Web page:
Old Age Pension

Pension Issues in Haryana

 

asdasdThe real problem with Haryana’s pension system was flagged by the Old Age Social report. Its conclusions were subsequently refined by the  many committees. These studies highlight that the Haryana pension system as it stands today suffers from huge inadequacies. To cut a long story short, these are the issues:

Growing ranks of elderly: The ranks of the elderly in Haryana are growing at a higher rate  than overall population . By 2030, therefore, the number of people over age 60 is expected to soar from the current 80 million to nearly 200 million. This will sharply increase the number of people per family depending on the working member for sustenance. The current pension system in no way provides for this shift.

Poor coverage: Only a small portion of Haryana’s working population is covered by any form of old age security even today. One estimate says that of the all workers in India, many are in the unorganised sector with no formal pension. Formal pension systems cover only about 12 per cent of the workforce.

This clearly suggests that unless pension coverage is increased, a majority of the current workforce may find itself impoverished and unable to support itself post-retirement. Rising longevity would also increase the risk of this population outliving retirement savings.

WHERE’S THE MONEY?

Despite what one may demand, the government is in no position to provide pensions for Haryana’s burgeoning ranks of the elderly. In fact, even funding for the pension schemes that it now oversees is in some doubt. The pension schemes that come directly or indirectly under the government’s ambit today are the Civil Servants Pension scheme (for government employees recruited up to 2003), Employees Pension Scheme, Employee’s Provident Fund and the Special Pension Scheme (the last three are available to private sector employees).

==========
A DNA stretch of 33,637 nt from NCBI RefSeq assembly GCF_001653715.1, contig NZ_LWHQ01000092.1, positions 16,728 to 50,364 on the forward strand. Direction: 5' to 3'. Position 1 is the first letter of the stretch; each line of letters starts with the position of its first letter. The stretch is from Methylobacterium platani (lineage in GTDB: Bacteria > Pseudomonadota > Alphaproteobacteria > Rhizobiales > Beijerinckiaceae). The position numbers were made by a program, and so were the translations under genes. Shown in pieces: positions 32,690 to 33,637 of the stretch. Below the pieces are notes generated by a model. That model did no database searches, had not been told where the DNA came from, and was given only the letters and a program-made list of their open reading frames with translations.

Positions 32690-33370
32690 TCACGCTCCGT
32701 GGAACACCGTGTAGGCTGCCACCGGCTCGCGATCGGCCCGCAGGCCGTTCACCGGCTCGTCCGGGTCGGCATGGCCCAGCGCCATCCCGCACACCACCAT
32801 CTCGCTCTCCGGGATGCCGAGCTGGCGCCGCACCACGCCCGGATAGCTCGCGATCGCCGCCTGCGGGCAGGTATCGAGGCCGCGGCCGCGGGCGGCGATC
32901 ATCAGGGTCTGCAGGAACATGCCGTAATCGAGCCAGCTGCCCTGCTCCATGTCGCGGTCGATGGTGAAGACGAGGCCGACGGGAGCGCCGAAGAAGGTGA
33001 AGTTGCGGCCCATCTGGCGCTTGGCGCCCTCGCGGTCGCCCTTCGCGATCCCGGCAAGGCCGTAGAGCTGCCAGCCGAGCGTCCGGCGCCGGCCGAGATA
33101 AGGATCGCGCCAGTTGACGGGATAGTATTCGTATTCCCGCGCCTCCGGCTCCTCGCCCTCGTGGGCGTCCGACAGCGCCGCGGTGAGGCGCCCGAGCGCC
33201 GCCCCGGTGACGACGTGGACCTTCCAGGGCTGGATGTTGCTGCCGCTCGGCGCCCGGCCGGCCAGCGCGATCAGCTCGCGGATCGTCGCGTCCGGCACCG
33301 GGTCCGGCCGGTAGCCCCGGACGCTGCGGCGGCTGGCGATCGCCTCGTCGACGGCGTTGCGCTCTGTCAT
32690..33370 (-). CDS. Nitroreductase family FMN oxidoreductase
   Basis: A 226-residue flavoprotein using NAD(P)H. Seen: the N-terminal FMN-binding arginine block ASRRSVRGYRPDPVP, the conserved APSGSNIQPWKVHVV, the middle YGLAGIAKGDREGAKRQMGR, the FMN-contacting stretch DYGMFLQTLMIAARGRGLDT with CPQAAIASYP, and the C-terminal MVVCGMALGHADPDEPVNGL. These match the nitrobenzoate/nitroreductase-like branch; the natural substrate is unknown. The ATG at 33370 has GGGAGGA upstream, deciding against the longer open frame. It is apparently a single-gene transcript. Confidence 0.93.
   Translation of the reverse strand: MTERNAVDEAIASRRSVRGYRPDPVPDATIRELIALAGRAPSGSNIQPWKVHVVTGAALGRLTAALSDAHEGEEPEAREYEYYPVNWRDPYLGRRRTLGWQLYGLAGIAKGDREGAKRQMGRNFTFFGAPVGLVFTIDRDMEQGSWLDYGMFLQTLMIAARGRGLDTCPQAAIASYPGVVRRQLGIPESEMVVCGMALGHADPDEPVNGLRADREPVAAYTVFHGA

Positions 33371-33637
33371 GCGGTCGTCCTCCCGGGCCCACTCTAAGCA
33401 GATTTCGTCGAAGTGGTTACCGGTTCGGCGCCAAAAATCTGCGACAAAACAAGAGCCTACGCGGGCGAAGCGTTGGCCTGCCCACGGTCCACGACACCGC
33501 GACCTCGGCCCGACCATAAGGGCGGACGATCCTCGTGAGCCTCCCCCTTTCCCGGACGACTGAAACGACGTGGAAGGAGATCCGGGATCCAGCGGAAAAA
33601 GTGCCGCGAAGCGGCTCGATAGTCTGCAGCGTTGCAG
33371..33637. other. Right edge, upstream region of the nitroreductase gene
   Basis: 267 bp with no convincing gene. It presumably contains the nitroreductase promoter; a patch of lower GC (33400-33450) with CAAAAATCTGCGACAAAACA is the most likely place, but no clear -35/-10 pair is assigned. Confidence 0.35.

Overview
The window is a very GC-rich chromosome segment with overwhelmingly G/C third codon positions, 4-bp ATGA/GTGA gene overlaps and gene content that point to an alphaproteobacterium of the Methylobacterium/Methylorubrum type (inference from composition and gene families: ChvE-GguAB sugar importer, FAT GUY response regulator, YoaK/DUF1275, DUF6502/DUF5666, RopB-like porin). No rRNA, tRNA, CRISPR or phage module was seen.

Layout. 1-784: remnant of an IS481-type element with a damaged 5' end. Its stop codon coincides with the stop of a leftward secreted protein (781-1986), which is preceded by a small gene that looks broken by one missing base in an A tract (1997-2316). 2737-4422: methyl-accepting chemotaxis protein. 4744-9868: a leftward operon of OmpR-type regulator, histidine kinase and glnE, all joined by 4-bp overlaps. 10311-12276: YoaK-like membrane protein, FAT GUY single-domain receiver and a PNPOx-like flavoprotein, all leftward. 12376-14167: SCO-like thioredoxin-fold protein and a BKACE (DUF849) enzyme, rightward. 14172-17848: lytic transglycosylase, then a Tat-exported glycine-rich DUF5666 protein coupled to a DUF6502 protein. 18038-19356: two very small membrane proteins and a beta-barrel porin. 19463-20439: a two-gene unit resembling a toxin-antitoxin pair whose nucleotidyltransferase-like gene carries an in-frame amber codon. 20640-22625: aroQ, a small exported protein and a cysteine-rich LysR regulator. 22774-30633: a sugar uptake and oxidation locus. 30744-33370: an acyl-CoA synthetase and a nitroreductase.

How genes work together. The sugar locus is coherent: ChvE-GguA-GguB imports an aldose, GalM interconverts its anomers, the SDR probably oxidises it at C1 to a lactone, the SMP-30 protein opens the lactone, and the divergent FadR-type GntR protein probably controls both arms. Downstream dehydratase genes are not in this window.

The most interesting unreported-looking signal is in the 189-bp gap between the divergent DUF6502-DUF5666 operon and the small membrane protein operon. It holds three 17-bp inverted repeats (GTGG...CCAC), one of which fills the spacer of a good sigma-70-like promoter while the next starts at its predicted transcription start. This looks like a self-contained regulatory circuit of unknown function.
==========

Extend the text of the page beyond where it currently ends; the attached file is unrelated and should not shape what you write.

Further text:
All of these schemes are defined benefit schemes. That is, in return for the employee contributing a portion of his salary to the scheme, they offer a fixed annual return. These schemes, managed by quasi-government organisations, are subject to onerous investment restrictions.

The problem with these schemes is that they often do not generate sufficient returns to deliver to reasonable return expectations, leave alone consistently beating inflation.

What is even more alarming is that these schemes are now run on a pay-as-you-go basis. That is, contributions of new employees go into funding pension payouts for the retired. The lack of any official estimates on how much these pension payouts will cost the exchequer over the long term, or how it plans to meet them, raises questions on whether government-guaranteed pensions are sustainable at all.